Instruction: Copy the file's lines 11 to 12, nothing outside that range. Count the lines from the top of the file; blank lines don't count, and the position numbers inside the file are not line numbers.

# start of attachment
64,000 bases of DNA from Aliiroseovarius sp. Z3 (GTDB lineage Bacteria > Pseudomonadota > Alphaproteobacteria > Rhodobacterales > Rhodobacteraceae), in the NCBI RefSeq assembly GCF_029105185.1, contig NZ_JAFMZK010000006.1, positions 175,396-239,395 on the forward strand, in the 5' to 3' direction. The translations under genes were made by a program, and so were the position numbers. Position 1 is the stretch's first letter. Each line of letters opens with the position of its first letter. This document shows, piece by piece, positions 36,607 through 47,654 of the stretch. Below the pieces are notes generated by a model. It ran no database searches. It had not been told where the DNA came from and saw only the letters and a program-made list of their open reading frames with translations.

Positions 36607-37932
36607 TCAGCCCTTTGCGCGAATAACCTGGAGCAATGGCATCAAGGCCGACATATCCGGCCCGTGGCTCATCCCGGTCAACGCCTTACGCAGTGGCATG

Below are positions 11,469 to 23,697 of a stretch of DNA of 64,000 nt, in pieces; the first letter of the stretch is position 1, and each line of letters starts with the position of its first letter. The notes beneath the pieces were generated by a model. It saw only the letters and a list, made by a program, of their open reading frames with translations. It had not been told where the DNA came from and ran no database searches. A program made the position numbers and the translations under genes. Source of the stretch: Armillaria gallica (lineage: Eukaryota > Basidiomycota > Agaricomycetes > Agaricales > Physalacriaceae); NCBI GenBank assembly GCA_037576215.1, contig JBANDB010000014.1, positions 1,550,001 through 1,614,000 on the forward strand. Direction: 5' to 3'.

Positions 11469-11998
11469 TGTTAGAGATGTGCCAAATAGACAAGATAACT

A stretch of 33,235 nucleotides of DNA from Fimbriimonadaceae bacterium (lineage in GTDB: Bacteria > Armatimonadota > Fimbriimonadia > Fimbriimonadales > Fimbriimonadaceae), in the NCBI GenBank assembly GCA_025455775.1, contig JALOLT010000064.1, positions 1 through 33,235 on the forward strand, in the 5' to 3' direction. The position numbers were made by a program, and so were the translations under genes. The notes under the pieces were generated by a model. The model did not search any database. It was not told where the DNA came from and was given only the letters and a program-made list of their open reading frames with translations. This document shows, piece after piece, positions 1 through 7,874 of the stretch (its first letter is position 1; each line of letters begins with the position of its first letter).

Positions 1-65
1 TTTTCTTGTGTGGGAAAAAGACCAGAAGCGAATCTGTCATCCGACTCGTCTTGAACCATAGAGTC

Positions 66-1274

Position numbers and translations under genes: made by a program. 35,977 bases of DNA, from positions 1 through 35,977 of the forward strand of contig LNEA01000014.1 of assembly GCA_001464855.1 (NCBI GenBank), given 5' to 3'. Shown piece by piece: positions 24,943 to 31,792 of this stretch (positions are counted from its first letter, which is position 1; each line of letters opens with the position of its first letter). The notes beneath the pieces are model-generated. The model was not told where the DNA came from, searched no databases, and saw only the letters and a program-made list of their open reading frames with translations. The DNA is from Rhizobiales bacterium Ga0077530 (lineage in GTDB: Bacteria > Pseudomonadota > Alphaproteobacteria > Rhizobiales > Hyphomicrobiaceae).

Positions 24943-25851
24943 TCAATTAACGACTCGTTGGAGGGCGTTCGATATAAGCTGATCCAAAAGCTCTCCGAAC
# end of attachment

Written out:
Position numbers and translations under genes: made by a program. 35,977 bases of DNA, from positions 1 through 35,977 of the forward strand of contig LNEA01000014.1 of assembly GCA_001464855.1 (NCBI GenBank), given 5' to 3'. Shown piece by piece: positions 24,943 to 31,792 of this stretch (positions are counted from its first letter, which is position 1; each line of letters opens with the position of its first letter). The notes beneath the pieces are model-generated. The model was not told where the DNA came from, searched no databases, and saw only the letters and a program-made list of their open reading frames with translations. The DNA is from Rhizobiales bacterium Ga0077530 (lineage in GTDB: Bacteria > Pseudomonadota > Alphaproteobacteria > Rhizobiales > Hyphomicrobiaceae).

Positions 24943-25851